MANILA, Feb 14 (Mabuhay) – Despite the bloody clash between government troops with Moro Islamic Liberation Front fighters and other armed groups in Mamasapano town in Maguindanao last January 25, Norwegian Foreign Minister Borge Brende assured Foreign Affairs Secretary Albert del Rosario that Norway remains fully committed to the peace process in Mindanao.
In a press statement on Saturday, the Department of Foreign Affairs said Brende expressed his condolences to the families of the victims in the Mamasapano clash, which left 44 Philippine National Police-Special Action Force troopers and 18 MILF fighters dead.
The DFA said Brende expressed hopes that the pursuit of peace in Mindanao would continue despite the recent tragedy.
For his part, Del Rosario thanked Brende for expressing sympathy to the victims of the Mamasapano bloodbath. The DFA chief also expressed appreciation for Norway’s role in the International Monitoring Team (IMT).
Norway is a member of the IMT for the Philippine Government-MILF peace talks and sits as vice-chair of the Independent Decommissioning Body (IDB) in charge of the decommissioning process of the MILF forces and arms.
It is also the third-party facilitator for the peace talks between the Philippine government and the Communist Party of the Philippines-New People’s Army-National Democratic Front.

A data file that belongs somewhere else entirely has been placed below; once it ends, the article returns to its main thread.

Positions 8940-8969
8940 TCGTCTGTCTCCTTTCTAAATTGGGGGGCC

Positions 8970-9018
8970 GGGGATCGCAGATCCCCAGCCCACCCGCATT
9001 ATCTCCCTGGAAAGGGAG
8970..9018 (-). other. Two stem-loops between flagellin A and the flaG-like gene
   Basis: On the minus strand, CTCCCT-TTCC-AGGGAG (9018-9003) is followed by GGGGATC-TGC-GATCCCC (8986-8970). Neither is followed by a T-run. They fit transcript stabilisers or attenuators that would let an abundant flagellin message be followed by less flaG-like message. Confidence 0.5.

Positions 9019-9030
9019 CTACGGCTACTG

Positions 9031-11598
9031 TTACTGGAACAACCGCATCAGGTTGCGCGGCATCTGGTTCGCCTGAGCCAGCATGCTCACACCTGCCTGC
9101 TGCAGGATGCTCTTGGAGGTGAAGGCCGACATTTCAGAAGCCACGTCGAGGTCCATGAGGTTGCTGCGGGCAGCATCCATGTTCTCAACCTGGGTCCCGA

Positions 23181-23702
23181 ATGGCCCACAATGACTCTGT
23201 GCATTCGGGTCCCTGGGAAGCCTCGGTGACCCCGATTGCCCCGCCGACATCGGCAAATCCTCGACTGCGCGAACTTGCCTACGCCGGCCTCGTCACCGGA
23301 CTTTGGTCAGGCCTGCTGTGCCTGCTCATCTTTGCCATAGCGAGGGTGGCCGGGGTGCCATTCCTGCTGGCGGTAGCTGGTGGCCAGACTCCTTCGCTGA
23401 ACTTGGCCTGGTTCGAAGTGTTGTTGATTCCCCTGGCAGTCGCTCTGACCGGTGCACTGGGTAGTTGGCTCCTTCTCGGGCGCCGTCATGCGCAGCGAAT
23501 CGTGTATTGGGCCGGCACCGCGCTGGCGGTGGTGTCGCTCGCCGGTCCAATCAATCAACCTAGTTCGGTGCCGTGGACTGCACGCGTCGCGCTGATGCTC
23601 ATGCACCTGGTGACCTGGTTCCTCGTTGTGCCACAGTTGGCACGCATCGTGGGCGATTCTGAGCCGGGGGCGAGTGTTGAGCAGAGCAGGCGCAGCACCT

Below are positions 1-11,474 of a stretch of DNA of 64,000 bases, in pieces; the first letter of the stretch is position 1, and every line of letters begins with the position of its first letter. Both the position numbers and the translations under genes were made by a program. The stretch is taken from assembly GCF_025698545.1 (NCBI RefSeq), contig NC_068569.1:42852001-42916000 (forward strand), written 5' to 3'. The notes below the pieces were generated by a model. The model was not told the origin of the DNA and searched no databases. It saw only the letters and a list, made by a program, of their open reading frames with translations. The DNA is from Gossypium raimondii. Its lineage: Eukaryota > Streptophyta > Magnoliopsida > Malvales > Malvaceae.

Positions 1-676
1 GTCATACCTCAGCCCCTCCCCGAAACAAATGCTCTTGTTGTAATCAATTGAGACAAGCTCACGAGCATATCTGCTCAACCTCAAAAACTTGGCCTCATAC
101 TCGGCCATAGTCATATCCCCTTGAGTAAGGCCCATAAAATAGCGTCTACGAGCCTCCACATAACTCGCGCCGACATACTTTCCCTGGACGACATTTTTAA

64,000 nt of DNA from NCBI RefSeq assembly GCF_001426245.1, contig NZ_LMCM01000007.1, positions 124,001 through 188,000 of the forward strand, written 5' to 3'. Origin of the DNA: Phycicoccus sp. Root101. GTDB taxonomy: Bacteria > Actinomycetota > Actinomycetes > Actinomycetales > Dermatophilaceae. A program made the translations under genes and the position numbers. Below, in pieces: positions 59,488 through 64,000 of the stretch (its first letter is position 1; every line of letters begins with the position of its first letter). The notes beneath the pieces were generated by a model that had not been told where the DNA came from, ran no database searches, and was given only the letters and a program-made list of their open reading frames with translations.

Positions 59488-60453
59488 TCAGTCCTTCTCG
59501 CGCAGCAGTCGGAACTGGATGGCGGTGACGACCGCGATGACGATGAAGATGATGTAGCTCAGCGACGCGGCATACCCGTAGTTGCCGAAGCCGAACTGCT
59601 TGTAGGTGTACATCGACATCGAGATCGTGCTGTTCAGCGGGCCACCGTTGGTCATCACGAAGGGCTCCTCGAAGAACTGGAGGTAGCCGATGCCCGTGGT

Del Rosario assured the Norweigan official that the Philippines will continue its efforts to fully implement the Comprehensive Agreement on the Bangsamoro, while “being fully committed to finding justice for the slain police officers.”
Meanwhile, Del Rosario also relayed the government’s appreciation for Norway’s technical assistance in ensuring the country’s maritime education and training institutes meet the standards required by the International Convention on Standards of Timekeeping, Certification and Watch-keeping (STCW Convention).
“This [assistance] has resulted in the continued recognition of Philippine-issued licenses and certificates by the European Union (EU), a requirement for Filipino seafarers for employment as officers in EU-flagged vessels,” the DFA statement said.
“With over 25,000 Filipino seafarers on board Norwegian-owned and -managed vessels, Minister Brende noted that it was in the common interest of both countries to continue efforts to achieve adequate progress in meeting STCW requirements,” it added.
Both foreign ministers also expressed satisfaction with the progress of the proposed free trade agreement between the Philippines and the European Free Trade Association (PH-EFTA FTA).
The two officials also agreed to strengthen cooperation in multilateral organizations, including mutual support of candidatures in the United Nations.
Also, the DFA said that in earlier bilateral consultations, Philippine Foreign Affairs Assistant Secretary Maria Zeneida Angara Collinson and Norwegian Director General Tore Hattrem agreed to strengthen relations in the energy sector, disaster risk reduction, water, social security and law enforcement.
Norway is home to about 18,000 Filipinos and Filipino-Norwegians. (MNS)